Tuesday, June 1, 2010

Tour of California: Stage 6

Someday, you may get an offer to stay with a friend of a friend's parents, to ride and watch three days of a great stage race in a beautiful area of the world, and to eat amazing food and to talk about nothing but cycling, all under the perfectly planned coordination of an engineer and a project manager.

I advise you to take that offer.

On Thursday, John and I flew into LAX, picked up a van, stopped by Burger King, and headed out to the Nishida's (the host family). The temperature was cooler in LA than in DC and nothing but blue skies.

I was anxious about my new Giant TCR Advanced, which I'd never ridden. I'd picked up the bike on Tuesday, but had had to study all night for my oral exams on Wednesday (I passed). I'd simply packed the bike and hoped The Bike Rack had done their thing. The next morning we were tackling the San Bernadino Mountains, so it was kind of important.

At 6:30am, we packed all four bikes in the rental, and drove an hour or so to our base camp for the day at Silverwood Lake.
















From the lake, we could see the mountains that we would be climbing. They were not small. They were not Old Angler's, Brickyard, or even Sugarloaf. Our man Andy was cool, as always.


















Jeff grew a little bit worried, especially when he noticed (and closely inspected) someone's lost lunch.

















Nonetheless we unpacked the bikes and prepared to tackle the mountains. This was why we had come, why John had lost 30 pounds. This was my graduation present (to myself).



















It helped knowing that we'd only be climbing several thousand feet--a fraction of the 12,000 feet the pros would be tackling. The stage had been called the biggest stage in American stage racing history, and taking a look at the profile, it was clear why: almost 140 miles and two mountain ranges. It wasn't Zoncolan, but it was about as imposing as California can muster.


















It was a cool morning, just right for arm warmers. We had driven the climb to get a feel for it; it was short (at just under 2 miles) but steep (at around 15%). Quite a few cyclists were out, some having ridden all the way from the start at Palmdale (starting at 5 in the morning).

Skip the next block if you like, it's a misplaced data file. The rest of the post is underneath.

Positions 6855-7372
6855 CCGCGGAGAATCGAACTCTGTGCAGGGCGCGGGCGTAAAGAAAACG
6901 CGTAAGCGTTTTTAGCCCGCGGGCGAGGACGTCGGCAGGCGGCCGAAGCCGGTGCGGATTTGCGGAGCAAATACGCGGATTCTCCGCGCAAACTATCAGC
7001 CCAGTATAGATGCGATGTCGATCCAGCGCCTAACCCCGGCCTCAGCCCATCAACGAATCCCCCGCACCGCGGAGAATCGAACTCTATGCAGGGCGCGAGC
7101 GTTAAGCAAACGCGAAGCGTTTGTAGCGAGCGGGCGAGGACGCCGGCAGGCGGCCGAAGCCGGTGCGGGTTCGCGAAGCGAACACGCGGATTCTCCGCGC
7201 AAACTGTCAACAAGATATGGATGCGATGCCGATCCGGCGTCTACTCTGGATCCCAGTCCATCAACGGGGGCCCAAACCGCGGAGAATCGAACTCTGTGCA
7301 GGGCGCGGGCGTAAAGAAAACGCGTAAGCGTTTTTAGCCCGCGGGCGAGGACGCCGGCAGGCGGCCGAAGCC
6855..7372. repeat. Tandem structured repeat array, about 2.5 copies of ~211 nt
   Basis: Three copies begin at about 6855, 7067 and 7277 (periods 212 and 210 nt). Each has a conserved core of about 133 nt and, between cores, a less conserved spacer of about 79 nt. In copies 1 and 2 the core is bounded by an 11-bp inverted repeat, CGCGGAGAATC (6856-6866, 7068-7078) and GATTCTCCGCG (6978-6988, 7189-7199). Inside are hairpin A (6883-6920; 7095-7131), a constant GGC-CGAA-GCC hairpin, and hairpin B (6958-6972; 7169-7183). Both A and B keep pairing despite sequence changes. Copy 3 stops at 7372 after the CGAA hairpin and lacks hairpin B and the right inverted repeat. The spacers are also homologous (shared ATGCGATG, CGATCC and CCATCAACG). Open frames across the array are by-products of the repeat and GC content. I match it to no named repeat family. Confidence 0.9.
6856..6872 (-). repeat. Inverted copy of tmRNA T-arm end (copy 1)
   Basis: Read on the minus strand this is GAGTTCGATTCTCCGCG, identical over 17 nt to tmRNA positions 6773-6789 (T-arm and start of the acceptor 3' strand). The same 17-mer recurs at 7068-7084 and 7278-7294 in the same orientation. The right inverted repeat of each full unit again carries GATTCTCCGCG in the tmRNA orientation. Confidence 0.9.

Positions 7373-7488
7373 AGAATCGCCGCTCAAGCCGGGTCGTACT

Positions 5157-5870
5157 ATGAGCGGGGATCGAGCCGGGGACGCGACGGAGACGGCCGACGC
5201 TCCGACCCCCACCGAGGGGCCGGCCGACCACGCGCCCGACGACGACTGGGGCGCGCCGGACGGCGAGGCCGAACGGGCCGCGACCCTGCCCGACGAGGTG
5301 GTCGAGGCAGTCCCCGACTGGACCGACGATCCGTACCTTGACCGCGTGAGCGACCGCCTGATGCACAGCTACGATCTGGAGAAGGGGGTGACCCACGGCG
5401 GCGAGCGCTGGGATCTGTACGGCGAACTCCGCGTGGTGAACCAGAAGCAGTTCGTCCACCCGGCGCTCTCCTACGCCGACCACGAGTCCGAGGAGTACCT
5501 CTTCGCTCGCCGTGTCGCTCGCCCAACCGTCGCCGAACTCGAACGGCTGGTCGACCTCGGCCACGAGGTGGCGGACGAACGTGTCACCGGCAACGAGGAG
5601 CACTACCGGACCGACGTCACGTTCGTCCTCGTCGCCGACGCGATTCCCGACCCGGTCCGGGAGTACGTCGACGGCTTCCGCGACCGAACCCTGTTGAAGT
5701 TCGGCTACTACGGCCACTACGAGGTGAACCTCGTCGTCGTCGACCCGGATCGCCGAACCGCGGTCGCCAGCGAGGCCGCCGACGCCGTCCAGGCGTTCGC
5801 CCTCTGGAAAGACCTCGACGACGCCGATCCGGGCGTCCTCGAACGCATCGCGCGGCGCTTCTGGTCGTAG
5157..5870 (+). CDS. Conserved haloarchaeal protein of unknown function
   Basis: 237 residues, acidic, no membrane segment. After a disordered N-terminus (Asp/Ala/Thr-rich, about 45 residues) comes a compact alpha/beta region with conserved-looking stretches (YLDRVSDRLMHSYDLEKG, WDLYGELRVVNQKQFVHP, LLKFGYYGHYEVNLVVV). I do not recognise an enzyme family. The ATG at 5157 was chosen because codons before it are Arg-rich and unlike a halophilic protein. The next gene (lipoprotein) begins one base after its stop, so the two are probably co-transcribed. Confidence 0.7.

The bike felt wonderful, the handling and stiffness entirely different from my previous bike. And it didn't creak on every pedal stroke. I didn't worry about small cracks in the frame leading to a carbon fiber explosion, either.

I could especially feel the stiffness on the climb: "Whoa! Where is that little give I've become accustomed to?"

Jeff, Andy and John stopped at the KOM point and turned around. I took the little descent and kept going on my own--I wanted to ride my new bike. People were already gathered in the little town of Crestline where the sprint line was (at the top of a substantial climb). I then began the climb on the appropriately named "Rim of the World Highway."
















I don't know if I've ever encountered as beautiful a view, certainly not on a bike. The climb itself was gradual. I sat in my 27 and spun and tried not to let the incredibly view distract me, since there was a several hundred foot dropoff to my right. Eventually, I entered the clouds and suddenly became very cold--so cold I had to turn around. In any case, I was out of time--I had to make sure to be back to our little climb to watch the pros suffer, and I wanted to stop for coffee.

I made it back by noon, with plent of time to eat two of my banana / peanut butter / Nutella tacos. We cheered on the many amateurs who rode by, dentists huffing on custom frames or bearded mountain men on single speed mountain bikes wearing beaverskin caps and flannel.

Around 1:45 we learned that a breakaway of six, including George Hincapie, approached. We'd chosen an especially steep part of the climb, figuring that if a break was going to launch, or a big name fall off the back, it might happen there.

A helicopter showed up, and sure enough, around the corner the six in the break came, looking smooth and relaxed. It wasn't their speed that astonished me; it was simply their fluidity. Smoothly turning over the gears at about 85-90 on an 18% grade.

















Following the leaders was a small group, including Cancellara, who had likely done a share of work to get two Saxo men, Sorenson and Andy Schleck, in the break.


















Five minutes later came the leaders: Zabriski, Rogers, Leipheimer and eventual stage winner, Peter Sagan. On the front--all day on the front, as I later noted when watching a recording of the stage--was Tony Martin, who'd win Stage 7's time trial.







































About 45 minutes bewteen the break and the caboose. In the end, Cav wouldn't make it. Twelve had abandoned before the stage; by stage 7 the race was down to a little over half of its original size.

On the way home we stopped for some 4pm In 'n Out burgers, then went out for some ridiculously good sushi and Sapporo (somehow inspiring the chef to turn the channel to his favorite sport: pro wrestling).

Up next, the time trial in downtown L.A.

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